PBC on FS1 results: Jamal James wipes out Mahonry Montes


Welterweight Jamal “Shango” James earned his moment, Friday night, by delivering a second round knockout of Mahonry Montes in front of a hometown crowd, headlining a Premier Boxing Champions card, on FS1, that produced several memorable instances.


James, 24-1 (11), attracted a sold out crowd of 3,574 at the Minneapolis Armory and, in the final minute of the second round, the 30-year-old put together some great offense to force it to its feet before the final blow. Montes, 35-8-1 (24), didn’t start the fight with haste but, after eating a big right hand, started to let his hands go and prompt a firefight. James had the faster hands and the better technique, getting the edge in exchanges and, just before the 10-second warning, he put an end to things with a perfect left hook to the body.


Montes, a 28-year-old from Los Mochis, Mexico, who had been stopped three times before, rolled over in pain, as referee Mark Nelson reached the count of eight. Nelson waved the fight off, as Montes turned to the other side, as James basked in the praise of an exciting win. James earned his fourth victory since his only defeat, a unanimous decision in 2016, to Yordenis Ugas, who is still a capable contender today. It was his second win by knockout since, the other being a third round beatdown of Diego Chaves, which also ended with a body shot. With the other wins over Jo Jo Dan and Abel Ramos, James followed his second straight main event in Minneapolis with a lot of noise but he’s quietly putting together a string of wins that can get him back into serious contention at 147 pounds with Ugas.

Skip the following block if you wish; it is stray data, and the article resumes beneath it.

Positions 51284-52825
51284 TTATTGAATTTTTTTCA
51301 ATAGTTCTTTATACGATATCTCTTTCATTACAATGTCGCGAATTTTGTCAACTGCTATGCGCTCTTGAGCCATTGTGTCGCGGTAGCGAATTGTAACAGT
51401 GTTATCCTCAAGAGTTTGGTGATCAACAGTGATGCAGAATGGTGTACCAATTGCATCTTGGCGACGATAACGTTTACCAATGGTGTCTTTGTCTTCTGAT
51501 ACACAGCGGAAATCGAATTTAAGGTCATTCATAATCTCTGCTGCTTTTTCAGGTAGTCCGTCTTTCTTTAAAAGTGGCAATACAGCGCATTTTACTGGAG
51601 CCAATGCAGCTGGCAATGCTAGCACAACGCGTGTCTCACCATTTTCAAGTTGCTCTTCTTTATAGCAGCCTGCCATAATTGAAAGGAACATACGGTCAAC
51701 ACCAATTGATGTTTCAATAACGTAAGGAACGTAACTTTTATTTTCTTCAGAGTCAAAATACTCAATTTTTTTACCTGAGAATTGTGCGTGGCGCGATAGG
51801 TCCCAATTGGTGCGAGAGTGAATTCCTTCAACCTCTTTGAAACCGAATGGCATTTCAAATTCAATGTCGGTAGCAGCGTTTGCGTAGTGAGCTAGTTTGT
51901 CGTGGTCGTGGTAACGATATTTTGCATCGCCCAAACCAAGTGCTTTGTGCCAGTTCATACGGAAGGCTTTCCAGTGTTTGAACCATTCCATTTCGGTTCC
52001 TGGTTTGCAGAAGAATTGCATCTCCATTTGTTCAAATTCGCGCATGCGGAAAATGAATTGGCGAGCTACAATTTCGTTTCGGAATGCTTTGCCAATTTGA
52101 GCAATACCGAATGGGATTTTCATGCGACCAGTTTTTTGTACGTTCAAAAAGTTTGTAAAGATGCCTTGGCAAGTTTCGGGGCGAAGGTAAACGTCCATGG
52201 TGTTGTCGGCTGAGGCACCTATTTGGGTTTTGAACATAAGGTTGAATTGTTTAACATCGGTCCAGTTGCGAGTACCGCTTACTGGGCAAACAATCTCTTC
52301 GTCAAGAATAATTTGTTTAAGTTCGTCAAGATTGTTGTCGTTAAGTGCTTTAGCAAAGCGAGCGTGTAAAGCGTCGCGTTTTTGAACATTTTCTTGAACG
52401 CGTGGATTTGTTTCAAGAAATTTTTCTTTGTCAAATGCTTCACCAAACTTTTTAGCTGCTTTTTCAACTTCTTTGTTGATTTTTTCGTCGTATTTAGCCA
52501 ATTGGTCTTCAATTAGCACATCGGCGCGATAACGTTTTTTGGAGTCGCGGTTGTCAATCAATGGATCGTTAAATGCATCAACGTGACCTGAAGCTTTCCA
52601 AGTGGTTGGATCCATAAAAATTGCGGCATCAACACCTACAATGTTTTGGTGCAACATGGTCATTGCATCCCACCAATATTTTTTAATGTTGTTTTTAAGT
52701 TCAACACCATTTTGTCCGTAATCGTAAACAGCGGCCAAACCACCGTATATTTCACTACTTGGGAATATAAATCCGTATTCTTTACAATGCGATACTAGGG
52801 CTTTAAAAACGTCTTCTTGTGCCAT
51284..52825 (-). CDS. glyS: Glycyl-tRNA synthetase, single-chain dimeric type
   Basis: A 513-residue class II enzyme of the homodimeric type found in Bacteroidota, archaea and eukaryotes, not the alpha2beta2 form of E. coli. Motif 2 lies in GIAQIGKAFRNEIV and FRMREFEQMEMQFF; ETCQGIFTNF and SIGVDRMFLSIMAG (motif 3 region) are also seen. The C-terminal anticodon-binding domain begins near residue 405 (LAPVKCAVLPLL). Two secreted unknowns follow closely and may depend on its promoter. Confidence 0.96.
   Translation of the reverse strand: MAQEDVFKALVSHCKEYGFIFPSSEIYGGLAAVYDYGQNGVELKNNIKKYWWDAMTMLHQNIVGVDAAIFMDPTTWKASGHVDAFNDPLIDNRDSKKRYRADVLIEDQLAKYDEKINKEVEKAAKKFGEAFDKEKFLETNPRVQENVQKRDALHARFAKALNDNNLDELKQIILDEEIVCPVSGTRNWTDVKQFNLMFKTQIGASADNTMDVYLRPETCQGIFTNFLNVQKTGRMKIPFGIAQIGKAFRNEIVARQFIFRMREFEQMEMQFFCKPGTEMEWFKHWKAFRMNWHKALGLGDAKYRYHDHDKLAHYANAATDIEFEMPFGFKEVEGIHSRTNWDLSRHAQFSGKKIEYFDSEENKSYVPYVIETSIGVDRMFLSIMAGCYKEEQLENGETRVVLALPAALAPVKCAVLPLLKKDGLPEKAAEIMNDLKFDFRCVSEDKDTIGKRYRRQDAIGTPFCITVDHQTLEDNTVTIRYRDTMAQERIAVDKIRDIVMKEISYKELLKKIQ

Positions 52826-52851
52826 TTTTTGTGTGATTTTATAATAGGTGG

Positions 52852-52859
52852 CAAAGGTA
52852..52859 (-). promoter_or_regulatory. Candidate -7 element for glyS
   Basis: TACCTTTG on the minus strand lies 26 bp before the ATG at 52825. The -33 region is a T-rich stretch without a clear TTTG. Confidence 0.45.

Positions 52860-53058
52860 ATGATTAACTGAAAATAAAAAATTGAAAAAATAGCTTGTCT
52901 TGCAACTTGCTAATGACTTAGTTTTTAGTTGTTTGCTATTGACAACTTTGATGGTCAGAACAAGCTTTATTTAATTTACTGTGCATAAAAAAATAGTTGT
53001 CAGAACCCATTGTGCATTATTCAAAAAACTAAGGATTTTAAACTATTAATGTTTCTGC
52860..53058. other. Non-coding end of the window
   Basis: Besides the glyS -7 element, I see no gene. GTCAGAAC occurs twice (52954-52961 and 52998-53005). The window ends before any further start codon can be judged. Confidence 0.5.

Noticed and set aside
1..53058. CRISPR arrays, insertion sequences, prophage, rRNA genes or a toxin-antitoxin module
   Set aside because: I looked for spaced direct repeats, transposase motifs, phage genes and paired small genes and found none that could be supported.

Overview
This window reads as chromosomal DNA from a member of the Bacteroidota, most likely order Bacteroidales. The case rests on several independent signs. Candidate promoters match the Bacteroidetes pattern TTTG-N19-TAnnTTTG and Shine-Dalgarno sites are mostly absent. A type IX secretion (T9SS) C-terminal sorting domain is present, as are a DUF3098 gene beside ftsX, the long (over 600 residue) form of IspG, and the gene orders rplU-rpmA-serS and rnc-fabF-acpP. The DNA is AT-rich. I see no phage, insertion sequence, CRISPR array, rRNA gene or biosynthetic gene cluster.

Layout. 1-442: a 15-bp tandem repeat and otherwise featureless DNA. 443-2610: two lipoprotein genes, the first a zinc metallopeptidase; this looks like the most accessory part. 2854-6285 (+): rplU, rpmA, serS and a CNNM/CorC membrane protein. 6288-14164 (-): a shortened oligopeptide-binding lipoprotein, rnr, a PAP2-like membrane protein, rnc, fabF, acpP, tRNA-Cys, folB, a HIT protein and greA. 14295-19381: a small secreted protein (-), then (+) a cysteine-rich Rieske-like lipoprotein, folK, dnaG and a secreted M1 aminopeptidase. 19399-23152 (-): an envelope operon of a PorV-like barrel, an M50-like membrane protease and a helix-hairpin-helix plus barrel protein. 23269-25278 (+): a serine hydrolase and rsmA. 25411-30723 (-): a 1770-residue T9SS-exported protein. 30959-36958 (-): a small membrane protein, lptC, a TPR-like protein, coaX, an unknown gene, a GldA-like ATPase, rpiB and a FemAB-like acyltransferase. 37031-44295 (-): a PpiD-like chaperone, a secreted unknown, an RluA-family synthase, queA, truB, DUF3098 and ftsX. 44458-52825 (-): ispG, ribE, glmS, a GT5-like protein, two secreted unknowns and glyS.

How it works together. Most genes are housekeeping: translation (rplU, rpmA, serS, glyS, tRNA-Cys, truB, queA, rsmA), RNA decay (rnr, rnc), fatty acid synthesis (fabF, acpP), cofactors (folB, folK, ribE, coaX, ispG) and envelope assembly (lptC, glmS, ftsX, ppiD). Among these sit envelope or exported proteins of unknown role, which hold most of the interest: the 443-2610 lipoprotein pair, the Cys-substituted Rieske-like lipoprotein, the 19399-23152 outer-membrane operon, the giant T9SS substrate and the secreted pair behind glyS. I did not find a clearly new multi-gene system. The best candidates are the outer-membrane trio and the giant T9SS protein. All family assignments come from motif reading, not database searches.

Topping off the co-featured fights of the evening, Willie Monroe Jr. outboxed Javier Maciel to a near shut-out unanimous decision (100-90 twice, 99-91), at auper middleweight, after 10 rounds.


Monroe, 23-3 (6), controlled the fight in virtually every aspect, leaving little hope for the one-dimensional Argentinean looking to fight. The two-time middleweight title challenger used his legs and busy jab to prevent that from happening but possessed hand speed that easily got off power shots, when the opportunity presented itself. Maciel, 33-7 (23), would sometimes get shots off when Monroe would find himself on the ropes but, more often than not, it wasn’t due to his pressure. Monroe often got there under his own accord and would evade any threatening punch coming at him.